Position 25 29 S 153 34 E
Or should I say we have had the worlds largest sand island abeam for the day. The wind has been very light and variable this past 24 hours, though we are still making a northerly course even if it is slow. Last night we did have some excitement at the end of my watch, which I must say was very pleasant, a very dark cloud approached. Lots of rain with a good gust proceeding it and in 15 minutes we had doubled our distance made good for the watch. As the rain poured down I was glad for the fact that I was going off. Though not so good for the watch sleeping below as the decks seams opened up and the rain poured in. By morning we had continued to progress to the north, the rain had stopped and due to the easy motion of the vessel most people had had a good nights sleep. The decision was made to water the decks at the end of each watch so as to help the decks expand and hopefully seal the leaks. Maintenance continues and Greg has drawn a to-do list, which as with all lists, grows faster than can be completed. I have not had the opportunity to help in the maintenance, which is a shame since I am one of the more experienced, but I have my own work list. Today that was reconciling accounts from Sydney, organising the charts so that we can order more for the next leg etc. One very essential piece of work was performed by Michael, our ships carpenter, today. He spent his time fitting a new toilet to the forward head. With 16 people aboard and our diet, it is essential for there to be two working toilets. All are happy aboard and that to me is very important, we can overcome all obstacles if we are in a positive frame of mind. A good breeze from the south would be nice.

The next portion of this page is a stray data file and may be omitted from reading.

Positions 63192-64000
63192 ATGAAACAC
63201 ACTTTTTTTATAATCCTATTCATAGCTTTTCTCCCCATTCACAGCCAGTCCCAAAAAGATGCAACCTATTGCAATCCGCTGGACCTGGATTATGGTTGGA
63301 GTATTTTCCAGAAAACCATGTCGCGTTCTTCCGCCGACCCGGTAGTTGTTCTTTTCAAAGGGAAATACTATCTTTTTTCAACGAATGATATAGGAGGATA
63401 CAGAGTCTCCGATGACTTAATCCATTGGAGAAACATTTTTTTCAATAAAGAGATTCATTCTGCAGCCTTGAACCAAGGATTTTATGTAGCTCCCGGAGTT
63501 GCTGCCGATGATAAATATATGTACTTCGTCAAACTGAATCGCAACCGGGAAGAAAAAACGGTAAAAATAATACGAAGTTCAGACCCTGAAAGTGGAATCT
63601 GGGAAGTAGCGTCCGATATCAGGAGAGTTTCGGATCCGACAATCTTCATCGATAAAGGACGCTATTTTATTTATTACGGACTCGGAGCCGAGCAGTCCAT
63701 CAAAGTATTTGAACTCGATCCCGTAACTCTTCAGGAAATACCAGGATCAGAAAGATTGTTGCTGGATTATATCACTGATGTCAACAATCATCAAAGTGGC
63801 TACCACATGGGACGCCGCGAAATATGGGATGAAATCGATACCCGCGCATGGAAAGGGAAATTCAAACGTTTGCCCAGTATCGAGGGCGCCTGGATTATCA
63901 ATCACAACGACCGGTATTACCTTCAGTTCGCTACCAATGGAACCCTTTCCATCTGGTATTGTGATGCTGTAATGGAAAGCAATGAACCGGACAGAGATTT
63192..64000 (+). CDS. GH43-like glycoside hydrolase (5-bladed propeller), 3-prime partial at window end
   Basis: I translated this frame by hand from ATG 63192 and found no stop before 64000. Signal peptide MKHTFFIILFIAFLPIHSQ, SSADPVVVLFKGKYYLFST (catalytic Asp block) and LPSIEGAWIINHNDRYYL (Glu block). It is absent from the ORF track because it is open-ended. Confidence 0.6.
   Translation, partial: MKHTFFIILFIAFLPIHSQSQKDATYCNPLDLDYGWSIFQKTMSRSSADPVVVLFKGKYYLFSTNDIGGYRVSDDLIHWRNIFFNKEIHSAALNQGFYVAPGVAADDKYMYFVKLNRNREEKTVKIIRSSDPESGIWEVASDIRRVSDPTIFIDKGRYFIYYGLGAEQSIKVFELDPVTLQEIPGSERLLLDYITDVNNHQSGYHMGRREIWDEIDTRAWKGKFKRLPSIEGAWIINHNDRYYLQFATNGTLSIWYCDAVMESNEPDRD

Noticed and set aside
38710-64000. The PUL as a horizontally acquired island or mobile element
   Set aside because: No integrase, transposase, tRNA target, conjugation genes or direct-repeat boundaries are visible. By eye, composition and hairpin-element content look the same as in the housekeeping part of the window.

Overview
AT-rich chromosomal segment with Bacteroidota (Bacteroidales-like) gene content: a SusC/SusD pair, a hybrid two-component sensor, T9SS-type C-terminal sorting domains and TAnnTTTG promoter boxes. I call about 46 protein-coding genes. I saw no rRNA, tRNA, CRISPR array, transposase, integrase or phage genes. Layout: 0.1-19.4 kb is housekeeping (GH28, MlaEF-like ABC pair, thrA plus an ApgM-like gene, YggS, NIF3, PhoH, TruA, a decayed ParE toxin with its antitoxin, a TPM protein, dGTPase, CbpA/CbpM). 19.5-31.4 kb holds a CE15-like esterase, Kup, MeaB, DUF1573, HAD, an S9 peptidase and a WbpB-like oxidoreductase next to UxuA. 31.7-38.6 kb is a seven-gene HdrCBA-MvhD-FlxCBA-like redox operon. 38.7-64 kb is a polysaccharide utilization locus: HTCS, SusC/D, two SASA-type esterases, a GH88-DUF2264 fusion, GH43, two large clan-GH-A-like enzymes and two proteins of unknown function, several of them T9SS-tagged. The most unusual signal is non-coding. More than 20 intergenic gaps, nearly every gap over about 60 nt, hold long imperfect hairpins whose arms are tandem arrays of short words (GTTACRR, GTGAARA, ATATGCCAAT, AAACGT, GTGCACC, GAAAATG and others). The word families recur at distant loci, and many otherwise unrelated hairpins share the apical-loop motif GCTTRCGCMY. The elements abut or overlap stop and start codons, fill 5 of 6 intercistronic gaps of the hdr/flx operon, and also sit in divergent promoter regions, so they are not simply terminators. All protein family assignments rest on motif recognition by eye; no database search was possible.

Glenn R. Williams